Have you ever heard of plant hardiness zones? If you're planning a garden, knowing what zone you live in can have a direct effect on the success of your garden. Learn about plant hardiness zones and how to use this valuable information to create a flourishing garden this year.
What Are Plant Hardiness Zones?
The United States is divided into 13 different plant hardiness zones. The states contained in each zone share certain climate conditions. Experienced gardeners take into account what zone they live in so they can plant flowers and vegetables with the best chance of thriving. For example, if you were to read up on planting roses, you'd see that different varieties of roses fare better in different plant hardiness zones.
How Are These Zones Created?
Each of the 13 zones of the plant hardiness map are separated by a difference of 10 degrees Fahrenheit. The lowest number connected with each of the 13 zones stands for the average yearly minimum temperature. Furthermore, some of the zones on the map are separated into smaller regions labeled A and B The A and B regions have a temperature difference of five degrees Fahrenheit. If you have regions A and B in the zone where you live, remember that region A is colder than region B.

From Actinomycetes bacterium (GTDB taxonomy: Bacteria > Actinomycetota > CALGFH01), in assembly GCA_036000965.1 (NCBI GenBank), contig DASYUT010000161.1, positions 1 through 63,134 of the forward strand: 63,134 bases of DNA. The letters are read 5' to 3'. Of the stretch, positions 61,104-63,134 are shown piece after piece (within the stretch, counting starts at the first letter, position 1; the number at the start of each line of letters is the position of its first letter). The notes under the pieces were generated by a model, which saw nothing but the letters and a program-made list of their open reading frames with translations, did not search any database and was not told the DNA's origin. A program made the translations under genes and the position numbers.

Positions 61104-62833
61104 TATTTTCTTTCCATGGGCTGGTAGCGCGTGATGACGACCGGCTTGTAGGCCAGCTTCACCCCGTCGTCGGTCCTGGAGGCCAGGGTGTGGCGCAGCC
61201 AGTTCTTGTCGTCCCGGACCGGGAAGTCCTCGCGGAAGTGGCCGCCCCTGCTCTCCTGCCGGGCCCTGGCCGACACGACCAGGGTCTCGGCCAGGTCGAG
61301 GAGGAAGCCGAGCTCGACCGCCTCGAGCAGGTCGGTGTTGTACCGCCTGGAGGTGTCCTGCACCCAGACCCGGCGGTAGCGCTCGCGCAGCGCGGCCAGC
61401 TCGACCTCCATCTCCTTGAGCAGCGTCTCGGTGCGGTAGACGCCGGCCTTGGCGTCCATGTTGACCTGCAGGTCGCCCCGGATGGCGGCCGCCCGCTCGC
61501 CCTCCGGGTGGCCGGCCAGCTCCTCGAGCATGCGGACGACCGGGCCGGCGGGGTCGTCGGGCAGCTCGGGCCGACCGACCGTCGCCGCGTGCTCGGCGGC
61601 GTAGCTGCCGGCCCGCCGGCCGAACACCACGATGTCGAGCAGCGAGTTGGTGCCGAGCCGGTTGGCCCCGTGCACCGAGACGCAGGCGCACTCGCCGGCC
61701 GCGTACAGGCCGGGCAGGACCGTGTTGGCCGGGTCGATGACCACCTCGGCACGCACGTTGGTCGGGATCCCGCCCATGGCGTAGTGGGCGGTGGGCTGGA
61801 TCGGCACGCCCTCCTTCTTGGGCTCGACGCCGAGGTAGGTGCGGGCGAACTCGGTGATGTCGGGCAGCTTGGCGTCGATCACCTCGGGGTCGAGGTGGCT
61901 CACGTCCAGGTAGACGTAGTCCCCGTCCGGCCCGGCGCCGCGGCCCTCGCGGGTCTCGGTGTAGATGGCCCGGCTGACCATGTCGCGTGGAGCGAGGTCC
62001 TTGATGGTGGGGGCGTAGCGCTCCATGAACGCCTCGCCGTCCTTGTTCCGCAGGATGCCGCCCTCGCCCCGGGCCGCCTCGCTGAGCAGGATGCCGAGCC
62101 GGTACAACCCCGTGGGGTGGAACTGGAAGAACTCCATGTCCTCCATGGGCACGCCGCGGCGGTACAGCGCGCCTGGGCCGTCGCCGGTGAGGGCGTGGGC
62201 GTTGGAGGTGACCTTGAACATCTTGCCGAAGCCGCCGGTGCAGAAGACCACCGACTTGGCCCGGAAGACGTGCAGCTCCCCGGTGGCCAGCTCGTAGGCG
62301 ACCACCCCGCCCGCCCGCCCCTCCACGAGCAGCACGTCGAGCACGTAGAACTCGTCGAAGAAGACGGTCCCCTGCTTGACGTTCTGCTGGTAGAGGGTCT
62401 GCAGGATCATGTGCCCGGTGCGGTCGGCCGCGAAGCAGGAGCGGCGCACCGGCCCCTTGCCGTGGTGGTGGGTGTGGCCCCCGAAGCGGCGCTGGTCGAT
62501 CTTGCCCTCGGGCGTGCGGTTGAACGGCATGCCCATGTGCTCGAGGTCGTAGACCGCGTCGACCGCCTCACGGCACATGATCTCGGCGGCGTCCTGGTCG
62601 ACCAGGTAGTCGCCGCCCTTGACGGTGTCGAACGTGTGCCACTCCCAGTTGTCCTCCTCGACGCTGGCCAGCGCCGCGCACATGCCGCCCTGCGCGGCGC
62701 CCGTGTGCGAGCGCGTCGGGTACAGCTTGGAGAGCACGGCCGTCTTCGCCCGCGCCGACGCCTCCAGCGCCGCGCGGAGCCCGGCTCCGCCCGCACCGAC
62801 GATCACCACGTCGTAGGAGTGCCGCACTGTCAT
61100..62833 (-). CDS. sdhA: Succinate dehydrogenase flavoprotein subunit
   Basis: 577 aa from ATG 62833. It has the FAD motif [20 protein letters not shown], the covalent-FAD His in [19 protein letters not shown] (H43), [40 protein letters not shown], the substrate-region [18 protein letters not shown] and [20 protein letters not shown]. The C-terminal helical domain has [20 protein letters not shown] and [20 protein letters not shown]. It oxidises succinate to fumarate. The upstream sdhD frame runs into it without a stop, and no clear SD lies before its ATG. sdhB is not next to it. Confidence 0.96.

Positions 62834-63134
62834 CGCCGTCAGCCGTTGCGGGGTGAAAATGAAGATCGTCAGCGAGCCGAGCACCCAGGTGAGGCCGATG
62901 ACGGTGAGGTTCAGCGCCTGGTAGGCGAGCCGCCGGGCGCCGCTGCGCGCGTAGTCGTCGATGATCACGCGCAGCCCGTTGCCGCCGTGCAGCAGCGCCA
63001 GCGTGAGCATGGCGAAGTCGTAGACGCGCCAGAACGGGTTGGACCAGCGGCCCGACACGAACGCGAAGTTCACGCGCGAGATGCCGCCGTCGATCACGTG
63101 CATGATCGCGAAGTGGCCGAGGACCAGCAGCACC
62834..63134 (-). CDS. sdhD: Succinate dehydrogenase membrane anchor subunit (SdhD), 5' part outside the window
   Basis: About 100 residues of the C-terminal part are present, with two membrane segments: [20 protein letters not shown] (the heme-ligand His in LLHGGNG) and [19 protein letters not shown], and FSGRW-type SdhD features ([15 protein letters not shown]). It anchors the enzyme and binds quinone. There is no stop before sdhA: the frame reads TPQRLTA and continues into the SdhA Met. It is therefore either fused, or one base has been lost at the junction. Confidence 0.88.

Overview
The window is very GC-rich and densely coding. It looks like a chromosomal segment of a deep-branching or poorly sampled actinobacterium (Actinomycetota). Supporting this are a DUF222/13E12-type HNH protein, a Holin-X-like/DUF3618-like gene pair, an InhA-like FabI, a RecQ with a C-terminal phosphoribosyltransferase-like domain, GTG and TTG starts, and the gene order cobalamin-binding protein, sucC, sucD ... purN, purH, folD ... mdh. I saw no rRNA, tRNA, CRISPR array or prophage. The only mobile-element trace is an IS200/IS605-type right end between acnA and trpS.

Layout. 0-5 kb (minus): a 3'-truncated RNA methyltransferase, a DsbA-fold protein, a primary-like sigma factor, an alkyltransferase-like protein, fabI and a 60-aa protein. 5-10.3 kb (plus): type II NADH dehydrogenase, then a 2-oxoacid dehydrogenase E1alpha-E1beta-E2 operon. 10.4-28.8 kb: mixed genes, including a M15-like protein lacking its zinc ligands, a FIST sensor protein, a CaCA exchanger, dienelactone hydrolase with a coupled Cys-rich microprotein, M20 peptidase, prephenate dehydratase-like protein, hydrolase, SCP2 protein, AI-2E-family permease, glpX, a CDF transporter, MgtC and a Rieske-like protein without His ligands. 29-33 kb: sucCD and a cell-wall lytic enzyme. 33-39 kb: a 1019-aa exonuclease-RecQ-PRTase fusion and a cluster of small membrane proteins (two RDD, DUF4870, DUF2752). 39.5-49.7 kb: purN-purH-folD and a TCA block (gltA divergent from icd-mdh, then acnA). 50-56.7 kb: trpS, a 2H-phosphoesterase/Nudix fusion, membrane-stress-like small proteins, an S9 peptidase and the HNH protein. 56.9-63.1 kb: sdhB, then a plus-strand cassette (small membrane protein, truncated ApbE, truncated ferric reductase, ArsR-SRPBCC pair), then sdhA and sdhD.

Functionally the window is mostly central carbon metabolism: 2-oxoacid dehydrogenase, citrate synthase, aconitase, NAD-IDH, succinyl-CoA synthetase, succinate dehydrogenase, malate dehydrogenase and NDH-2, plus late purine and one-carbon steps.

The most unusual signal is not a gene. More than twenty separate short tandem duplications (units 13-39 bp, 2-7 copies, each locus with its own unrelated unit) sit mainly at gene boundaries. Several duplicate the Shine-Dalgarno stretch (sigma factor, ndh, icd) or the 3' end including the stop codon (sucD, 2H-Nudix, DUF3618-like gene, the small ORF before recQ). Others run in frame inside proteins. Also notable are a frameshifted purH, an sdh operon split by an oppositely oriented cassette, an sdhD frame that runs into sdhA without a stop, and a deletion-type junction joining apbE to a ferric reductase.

The USDA Plant Hardiness Map
It's easy to use the USDA Plant Hardiness Zone Map to find your zone. One quick way to find your zone is to enter your ZIP code in the search bar. You'll see your state pop up as well as its zone number. Or you can scroll down the list and click on your state to get a closeup of your zone on the map. Find your county within your state and match its color to the map key provided to find the zone number. I like the color system; it makes it easy to quickly find a particular zone. Once you know what zone you live in, you can check the specifications for any plants you want to add to your garden.
Practice Using the Zone Map
One way to get comfortable with using the plant hardiness zone map is to research where certain types of flowers grow best. Do you like Gerbera daisies? If so, you'll want to know that they grow best in zones 9 to 11 because they're not cold-hardy flowers. On the other hand, peonies can be grown in zone 2 all the way to zone 9. These flowers tolerate the cold very well. Looking at different types of flowers and pinpointing their zones on the map allows you to become familiar with how this map is organized.
Changes Made to the Map Over the Years
The USDA plant hardiness map of today looks different than the one we had in 1990 due to climate change. Using the Arbor Day Foundation's interactive map, you can see the movement of the zones to account for warming temperatures.
Make sure to use the most up-to-date USDA Plant Hardiness Zone Map to give your garden an extra advantage this spring: Your flowers will thank you! Thanks for reading. - Alan